I Dare You!

by peter_budo

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The second answer is spot-on. The first answer is very good for transport, not so much for long-term storage. Ever see a wall full of used cams and lenses in a camera store, all sitting there apparently getting dusty? There's a reason for that. Darkness is the mortal enemy of optical glass. A few pawnshops know this, too, and display accordingly, but some ...


"What is the best way to store it and its lenses so that [they] remain in good shape?" If you want to keep the camera in good working order (as opposed to keeping it in good cosmetic condition), then what you need to do is NOT wrap it up in bubble wrap and packing tape, but use it! You don't need to run film through it, but you need to exercise the shutter ...


Here's how I would do it. I'd clean each piece, remove any batteries and put on lens caps and body caps, and wrap it up with a soft microfiber cloth. I would wrap that with a layer (or two) of bubble wrap and tape that up with some plastic shipping tape. I would take all of the pieces and place them in a box with a tight sealing lid (Tupperware, Sterilite, ...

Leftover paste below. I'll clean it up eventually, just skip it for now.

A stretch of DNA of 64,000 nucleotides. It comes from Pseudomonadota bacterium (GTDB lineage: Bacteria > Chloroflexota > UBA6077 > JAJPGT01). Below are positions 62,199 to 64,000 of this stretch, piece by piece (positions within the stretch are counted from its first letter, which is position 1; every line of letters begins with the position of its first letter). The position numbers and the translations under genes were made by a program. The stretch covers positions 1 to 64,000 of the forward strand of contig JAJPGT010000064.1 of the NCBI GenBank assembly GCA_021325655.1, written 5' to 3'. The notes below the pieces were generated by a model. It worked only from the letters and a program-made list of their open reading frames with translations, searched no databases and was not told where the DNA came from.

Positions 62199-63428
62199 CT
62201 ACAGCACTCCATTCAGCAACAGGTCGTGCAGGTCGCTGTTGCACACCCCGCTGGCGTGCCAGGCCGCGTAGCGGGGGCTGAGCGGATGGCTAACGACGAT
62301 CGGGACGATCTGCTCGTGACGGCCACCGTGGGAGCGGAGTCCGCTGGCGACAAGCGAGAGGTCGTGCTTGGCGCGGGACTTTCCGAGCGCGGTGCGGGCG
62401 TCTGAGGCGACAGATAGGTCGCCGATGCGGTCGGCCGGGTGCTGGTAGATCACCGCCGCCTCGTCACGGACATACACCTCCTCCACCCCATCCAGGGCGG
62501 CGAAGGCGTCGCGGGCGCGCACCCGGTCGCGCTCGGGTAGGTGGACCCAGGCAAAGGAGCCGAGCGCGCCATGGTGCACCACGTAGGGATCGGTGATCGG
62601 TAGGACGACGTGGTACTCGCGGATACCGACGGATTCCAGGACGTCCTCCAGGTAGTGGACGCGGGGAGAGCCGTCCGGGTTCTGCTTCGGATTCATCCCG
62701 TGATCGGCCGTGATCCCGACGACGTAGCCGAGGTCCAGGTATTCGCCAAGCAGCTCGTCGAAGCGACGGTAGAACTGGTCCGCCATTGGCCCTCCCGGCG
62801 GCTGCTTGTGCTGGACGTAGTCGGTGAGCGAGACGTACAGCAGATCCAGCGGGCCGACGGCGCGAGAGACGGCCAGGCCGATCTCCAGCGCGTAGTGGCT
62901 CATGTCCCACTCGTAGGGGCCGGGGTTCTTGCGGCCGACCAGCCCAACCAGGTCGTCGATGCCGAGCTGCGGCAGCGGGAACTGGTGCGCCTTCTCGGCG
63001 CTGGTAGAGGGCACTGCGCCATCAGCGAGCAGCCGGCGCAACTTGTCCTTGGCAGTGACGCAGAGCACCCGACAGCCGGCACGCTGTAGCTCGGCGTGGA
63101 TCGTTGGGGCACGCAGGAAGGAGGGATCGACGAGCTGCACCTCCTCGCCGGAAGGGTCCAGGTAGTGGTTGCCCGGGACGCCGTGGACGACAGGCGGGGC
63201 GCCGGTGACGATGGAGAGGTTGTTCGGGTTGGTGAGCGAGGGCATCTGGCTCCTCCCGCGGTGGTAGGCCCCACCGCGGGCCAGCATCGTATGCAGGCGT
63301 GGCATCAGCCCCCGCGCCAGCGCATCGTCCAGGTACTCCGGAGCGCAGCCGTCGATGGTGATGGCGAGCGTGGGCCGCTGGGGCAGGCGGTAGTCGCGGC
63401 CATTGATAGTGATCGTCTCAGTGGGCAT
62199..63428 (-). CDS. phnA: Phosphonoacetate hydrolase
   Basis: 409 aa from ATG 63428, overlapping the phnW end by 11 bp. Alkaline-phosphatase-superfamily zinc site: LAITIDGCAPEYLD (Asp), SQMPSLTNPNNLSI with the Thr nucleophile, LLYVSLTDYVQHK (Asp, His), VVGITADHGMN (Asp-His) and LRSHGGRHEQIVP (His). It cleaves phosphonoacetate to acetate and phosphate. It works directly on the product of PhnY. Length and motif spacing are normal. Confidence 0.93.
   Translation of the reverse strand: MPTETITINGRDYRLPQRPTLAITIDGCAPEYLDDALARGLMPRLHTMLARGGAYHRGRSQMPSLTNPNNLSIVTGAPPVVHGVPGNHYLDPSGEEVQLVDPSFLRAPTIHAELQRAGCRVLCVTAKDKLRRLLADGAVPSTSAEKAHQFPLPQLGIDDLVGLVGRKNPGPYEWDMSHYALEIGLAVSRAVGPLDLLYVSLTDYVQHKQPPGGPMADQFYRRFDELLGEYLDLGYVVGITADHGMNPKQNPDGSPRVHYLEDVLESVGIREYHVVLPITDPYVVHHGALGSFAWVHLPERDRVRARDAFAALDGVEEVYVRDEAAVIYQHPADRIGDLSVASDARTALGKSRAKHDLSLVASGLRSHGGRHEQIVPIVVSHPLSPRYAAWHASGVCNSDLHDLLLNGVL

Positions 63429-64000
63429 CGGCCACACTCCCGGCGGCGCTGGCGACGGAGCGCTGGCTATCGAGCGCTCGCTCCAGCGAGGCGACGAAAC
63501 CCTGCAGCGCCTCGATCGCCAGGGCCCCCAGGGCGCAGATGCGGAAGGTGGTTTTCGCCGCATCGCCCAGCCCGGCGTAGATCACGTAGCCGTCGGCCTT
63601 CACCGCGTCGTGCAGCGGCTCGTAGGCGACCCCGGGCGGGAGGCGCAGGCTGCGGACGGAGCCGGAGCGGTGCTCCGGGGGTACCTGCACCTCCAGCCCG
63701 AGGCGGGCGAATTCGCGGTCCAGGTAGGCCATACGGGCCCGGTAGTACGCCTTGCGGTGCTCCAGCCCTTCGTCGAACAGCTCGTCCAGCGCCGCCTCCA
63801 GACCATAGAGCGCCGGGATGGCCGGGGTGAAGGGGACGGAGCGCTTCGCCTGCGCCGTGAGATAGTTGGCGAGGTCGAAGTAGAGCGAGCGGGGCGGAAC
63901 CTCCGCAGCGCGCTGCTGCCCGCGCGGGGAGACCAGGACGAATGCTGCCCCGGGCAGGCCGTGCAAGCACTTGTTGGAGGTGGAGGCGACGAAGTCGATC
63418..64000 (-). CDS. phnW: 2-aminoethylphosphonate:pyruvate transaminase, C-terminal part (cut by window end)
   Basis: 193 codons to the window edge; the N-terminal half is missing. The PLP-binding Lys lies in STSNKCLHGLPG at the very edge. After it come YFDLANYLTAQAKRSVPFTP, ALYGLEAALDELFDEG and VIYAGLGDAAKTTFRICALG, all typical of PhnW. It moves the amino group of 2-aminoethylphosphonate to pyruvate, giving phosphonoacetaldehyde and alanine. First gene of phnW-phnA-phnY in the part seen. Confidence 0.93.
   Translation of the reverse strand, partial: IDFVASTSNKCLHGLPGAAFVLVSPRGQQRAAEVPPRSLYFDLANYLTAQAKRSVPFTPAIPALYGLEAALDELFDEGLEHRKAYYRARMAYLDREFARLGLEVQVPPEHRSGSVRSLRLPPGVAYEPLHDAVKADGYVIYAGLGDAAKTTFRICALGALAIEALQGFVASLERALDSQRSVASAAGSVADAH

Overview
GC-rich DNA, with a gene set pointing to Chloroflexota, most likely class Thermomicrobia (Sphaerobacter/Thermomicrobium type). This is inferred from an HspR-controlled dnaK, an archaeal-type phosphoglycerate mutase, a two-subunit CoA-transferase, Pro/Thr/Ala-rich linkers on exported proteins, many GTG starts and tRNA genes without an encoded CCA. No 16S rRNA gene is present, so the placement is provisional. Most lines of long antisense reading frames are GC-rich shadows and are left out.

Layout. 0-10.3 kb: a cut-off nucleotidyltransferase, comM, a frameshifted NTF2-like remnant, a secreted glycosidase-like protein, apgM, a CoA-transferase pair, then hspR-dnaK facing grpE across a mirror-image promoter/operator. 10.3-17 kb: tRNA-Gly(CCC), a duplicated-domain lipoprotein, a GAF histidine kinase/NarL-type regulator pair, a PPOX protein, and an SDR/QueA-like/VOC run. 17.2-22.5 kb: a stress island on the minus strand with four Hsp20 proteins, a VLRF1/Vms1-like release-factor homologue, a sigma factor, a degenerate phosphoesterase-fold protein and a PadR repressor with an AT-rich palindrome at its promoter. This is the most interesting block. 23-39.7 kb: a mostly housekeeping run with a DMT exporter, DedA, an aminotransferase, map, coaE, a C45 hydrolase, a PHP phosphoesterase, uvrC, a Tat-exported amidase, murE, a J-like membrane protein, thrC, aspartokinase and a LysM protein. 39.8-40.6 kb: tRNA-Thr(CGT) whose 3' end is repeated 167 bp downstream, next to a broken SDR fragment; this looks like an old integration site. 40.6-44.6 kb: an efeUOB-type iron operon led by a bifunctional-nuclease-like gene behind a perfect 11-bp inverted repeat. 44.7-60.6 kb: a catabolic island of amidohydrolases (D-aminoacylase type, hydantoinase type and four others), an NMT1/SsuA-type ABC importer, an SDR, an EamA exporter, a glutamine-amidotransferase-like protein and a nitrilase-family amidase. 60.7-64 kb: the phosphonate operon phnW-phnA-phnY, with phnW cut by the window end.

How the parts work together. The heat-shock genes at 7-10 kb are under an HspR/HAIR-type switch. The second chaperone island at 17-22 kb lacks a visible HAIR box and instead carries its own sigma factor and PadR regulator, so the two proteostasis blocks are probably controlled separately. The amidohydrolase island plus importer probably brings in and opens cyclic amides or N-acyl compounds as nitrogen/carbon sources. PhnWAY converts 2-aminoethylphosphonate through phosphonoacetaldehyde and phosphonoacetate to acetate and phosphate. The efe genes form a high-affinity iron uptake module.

Ad 1a : What kind of "food" does it find in a glass element? Dust. There is dust inside your lenses. It's almost never visible on the photos, sometimes you can see some of it by shining flashlight from the other side, but the dust is there. Some of it is biological (including fungi spores) and this is what fungus eats. This is why it's so important to ...


Fungus is just a biological, er, thing, which will grow when the conditions are right. Sorry for the poor information, I just wanted to say: untreated fungus can etch the coating on your lens and therefore damage it permanently. Better do something about it.

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